Forty years after Beatles’ first American concert, still plenty of celebrations
WASHINGTON – Call it pop culture meets Chaos Theory, where something of importance is rooted in an apparently trivial event that ultimately catalyzes a chain of events of major consequence. Chaos theory is exemplified by the proverb about a battle in which the loss of a nail in a horseshoe leads to the loss of the horse, which leads to the loss of the rider, which leads to the loss of the battle, which in turn leads to the loss of a whole kingdom.
In the Beatles’ case, a whole kingdom was gained because, 40 years ago, a Silver Spring, Md., teenager saw a CBS television news clip and wrote a letter to a Silver Spring DJ who went to great lengths to acquire an imported copy of the Beatles’ “I Want to Hold Your Hand,” which became a local sensation after being played incessantly and exclusively on a Silver Spring, Md., station. Six weeks later, a previously unknown British band had captured a nation’s eyes, ears and hearts and ushered in a new era of rock ‘n’ roll.
Forty years on, the Beatles are the band we’ve known for all these years, making it easy to forget the immediate and lasting impact they had on American music, fashion and popular culture. Looking back 20 years later, cultural analyst Greil Marcus called the Beatles’ seminal Feb. 9, 1964, appearance on “The Ed Sullivan Show,” “a pop explosion … an irresistible cultural upheaval that cuts across lines of class and race and, most crucially, divides society itself by age. The surface of daily life – walk, talk, dress, symbolism, heroes, family affairs – is affected with such force that deep and substantive changes in the way large numbers of people think and act take place.”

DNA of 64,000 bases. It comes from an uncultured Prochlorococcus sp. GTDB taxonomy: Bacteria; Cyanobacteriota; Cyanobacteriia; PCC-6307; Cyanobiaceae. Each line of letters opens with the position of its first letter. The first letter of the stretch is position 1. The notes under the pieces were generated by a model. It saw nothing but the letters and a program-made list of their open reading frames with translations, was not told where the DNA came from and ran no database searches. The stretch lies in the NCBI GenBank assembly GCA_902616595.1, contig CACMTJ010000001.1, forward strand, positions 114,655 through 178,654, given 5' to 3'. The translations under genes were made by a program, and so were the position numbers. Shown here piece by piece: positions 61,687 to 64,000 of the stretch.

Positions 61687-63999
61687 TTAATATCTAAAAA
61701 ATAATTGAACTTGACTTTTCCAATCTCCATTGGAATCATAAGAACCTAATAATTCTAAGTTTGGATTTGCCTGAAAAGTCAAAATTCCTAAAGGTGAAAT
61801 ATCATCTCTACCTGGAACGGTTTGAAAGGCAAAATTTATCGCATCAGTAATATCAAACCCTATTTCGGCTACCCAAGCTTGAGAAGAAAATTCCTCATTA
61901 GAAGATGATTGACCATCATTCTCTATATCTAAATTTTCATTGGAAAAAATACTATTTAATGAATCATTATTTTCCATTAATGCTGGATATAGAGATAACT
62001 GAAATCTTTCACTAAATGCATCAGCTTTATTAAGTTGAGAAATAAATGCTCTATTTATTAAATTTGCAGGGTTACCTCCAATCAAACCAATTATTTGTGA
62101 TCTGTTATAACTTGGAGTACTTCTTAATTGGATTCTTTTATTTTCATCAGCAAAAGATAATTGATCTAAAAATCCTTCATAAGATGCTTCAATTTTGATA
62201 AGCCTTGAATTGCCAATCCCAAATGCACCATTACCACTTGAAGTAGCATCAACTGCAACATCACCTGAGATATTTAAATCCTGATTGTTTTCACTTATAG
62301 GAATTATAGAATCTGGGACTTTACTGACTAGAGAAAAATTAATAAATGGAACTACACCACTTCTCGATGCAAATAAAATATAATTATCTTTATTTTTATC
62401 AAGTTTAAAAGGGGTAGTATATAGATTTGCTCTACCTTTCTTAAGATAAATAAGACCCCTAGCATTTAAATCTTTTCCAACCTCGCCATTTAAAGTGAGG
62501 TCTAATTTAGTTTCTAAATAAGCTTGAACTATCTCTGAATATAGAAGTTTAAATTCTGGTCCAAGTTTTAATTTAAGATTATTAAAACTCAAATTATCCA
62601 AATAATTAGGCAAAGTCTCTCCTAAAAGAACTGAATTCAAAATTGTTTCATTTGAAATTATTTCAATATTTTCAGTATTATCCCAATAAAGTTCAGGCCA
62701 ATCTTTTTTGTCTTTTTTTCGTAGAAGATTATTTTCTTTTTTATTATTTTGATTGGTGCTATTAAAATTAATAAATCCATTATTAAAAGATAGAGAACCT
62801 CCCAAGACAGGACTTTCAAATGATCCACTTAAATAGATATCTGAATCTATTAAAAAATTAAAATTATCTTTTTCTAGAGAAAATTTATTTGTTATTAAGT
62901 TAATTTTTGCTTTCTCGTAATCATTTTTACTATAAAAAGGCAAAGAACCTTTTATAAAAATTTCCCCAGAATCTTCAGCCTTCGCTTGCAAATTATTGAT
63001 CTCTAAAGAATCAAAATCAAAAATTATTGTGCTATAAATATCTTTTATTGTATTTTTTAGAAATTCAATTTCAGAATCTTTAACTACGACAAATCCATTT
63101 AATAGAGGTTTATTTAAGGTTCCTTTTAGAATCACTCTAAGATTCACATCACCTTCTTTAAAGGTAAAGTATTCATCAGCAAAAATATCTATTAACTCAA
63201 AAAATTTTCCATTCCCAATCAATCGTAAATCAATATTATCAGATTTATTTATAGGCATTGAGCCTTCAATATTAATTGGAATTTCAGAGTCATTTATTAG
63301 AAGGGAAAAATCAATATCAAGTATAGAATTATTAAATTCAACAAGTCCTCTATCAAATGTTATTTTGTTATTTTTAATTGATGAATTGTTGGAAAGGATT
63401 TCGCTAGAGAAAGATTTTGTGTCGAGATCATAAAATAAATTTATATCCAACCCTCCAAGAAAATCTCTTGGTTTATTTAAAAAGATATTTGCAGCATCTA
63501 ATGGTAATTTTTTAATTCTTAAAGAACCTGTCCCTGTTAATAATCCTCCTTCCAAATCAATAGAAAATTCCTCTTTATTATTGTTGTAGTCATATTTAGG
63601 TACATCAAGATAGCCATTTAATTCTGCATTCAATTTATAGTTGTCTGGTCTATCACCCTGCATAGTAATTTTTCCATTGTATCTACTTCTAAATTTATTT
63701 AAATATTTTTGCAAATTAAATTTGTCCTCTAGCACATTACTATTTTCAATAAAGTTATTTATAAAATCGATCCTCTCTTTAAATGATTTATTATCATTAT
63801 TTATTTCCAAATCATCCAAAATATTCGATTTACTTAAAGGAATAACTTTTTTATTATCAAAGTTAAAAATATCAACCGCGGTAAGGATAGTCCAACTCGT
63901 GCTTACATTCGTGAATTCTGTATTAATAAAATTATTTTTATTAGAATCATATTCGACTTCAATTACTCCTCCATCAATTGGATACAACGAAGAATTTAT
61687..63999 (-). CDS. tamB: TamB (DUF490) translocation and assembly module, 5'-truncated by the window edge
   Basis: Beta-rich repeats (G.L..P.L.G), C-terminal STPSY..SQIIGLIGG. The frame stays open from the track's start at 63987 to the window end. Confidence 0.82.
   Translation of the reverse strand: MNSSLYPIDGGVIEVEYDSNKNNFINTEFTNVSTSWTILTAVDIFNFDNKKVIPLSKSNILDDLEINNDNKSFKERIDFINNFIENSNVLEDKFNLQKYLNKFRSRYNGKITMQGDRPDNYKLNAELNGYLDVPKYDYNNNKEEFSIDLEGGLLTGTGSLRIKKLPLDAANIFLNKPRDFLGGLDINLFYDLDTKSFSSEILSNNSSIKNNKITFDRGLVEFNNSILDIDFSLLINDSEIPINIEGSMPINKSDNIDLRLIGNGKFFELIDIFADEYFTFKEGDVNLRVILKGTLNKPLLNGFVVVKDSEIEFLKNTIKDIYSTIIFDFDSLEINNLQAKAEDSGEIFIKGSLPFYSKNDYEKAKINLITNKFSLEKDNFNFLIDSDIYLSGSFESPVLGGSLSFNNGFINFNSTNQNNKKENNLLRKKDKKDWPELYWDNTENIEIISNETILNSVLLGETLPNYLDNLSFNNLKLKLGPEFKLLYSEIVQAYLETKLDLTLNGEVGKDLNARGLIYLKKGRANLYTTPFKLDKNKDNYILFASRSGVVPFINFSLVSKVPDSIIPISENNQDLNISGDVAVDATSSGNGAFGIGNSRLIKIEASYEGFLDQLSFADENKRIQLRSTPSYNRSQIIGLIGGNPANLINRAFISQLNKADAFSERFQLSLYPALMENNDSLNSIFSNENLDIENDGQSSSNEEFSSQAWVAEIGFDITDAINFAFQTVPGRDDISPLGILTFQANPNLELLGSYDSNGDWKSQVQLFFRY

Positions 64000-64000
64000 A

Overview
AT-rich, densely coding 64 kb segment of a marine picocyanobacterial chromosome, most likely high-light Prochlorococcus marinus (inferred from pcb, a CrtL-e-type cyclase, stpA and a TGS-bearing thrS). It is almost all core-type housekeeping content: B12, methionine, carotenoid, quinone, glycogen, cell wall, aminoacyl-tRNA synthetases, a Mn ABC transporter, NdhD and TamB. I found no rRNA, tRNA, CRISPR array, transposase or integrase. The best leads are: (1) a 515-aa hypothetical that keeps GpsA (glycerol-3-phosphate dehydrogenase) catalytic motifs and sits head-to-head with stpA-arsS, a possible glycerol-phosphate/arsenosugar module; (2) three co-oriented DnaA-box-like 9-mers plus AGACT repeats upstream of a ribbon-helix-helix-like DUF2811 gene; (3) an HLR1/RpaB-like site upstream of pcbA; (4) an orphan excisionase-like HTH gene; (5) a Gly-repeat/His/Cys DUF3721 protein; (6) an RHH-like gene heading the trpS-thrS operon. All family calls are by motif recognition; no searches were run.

February marks the 40th anniversary of the Beatles coming to America and there will be plenty of celebrations – in Washington, New York and sites both stateside and abroad. “The speed and the magnitude of it was the important thing,” says Bruce Spizer, whose expansive and authoritative “The Beatles Are Coming: The Birth of Beatlemania in America” has just been published. “The Beatles would have been popular in America regardless,” Spizer says. “But the actions of three people set forth a chain of events that not only jump-started Beatlemania in America, but changed American culture.”
Love me do
By the end of 1963, the Beatles’ fame had reached epic proportions in England, capped by their October appearance on the Sullivan-like “Sunday Night at the London Palladium.” The hysteria surrounding that appearance, and the huge British television audience that resulted, first inspired the word Beatlemania.
America was proving to be a much tougher market.
American rights to the Beatles’ recordings for EMI were held by Capitol, a Hollywood label whose name and logo were directly inspired by the U.S. Capitol building. But no British act had ever broken through significantly on the American pop charts, and Capitol didn’t seem to want to change that: It declined to release any Beatles singles. According to an internal memo, “We don’t think the Beatles will do anything in this market.”
After Capitol passed on the Beatles, EMI licensed the band’s British singles to several smaller labels and Chicago’s Vee Jay released “Please Please Me” on Feb. 7, 1963. With minimal promotion, it did nothing. In May, Vee Jay released “From Me to You.” It did nothing. Philadelphia’s Swan tried next, releasing “She Loves You” in August. It also did nothing. It wasn’t until late November 1963 that Capitol finally agreed to release a Beatles recording.
American media did notice Beatlemania in England: On Nov. 11, 1963, Time and Newsweek each devoted half a page to the “New Phenomenon in Britain.” On Nov. 18, NBC ran a brief British-produced news segment, as did CBS on the morning of Nov. 22. That segment would have run again on “The CBS Evening News With Walter Cronkite,” but all scheduled programs were knocked off the air by the assassination of President
See Beatles, page B2